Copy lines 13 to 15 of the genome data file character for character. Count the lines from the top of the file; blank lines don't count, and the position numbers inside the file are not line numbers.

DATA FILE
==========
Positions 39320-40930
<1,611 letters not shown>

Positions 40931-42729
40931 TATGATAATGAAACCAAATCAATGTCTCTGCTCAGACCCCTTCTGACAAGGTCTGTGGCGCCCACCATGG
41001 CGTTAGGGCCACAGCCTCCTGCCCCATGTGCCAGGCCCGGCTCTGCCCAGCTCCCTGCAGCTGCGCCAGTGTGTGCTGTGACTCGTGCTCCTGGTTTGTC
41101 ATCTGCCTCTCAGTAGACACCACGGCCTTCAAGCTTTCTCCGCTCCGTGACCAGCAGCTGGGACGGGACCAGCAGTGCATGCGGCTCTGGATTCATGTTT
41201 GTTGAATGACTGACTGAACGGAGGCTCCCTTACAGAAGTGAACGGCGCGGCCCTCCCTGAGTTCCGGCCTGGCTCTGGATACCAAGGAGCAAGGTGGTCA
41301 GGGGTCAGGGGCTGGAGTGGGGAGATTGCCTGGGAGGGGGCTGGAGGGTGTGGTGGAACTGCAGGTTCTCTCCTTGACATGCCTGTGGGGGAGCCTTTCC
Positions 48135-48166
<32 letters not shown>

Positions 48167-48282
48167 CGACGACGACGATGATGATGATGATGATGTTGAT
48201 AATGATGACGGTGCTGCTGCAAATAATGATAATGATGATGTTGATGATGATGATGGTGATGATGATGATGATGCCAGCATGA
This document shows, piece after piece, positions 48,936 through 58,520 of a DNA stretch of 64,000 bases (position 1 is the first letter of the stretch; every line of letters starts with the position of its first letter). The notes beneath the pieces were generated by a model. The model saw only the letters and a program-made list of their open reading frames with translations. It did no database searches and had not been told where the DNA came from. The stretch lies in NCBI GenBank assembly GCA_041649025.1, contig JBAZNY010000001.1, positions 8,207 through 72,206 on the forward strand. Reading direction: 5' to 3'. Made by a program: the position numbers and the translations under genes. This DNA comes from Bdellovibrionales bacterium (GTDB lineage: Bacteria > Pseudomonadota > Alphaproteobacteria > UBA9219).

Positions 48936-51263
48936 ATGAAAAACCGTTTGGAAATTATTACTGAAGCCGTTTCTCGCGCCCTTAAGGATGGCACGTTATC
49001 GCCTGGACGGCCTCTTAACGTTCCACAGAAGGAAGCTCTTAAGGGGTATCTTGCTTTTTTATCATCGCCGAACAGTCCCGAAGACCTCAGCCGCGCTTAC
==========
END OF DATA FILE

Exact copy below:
48201 AATGATGACGGTGCTGCTGCAAATAATGATAATGATGATGTTGATGATGATGATGGTGATGATGATGATGATGCCAGCATGA
This document shows, piece after piece, positions 48,936 through 58,520 of a DNA stretch of 64,000 bases (position 1 is the first letter of the stretch; every line of letters starts with the position of its first letter). The notes beneath the pieces were generated by a model. The model saw only the letters and a program-made list of their open reading frames with translations. It did no database searches and had not been told where the DNA came from. The stretch lies in NCBI GenBank assembly GCA_041649025.1, contig JBAZNY010000001.1, positions 8,207 through 72,206 on the forward strand. Reading direction: 5' to 3'. Made by a program: the position numbers and the translations under genes. This DNA comes from Bdellovibrionales bacterium (GTDB lineage: Bacteria > Pseudomonadota > Alphaproteobacteria > UBA9219).

Positions 48936-51263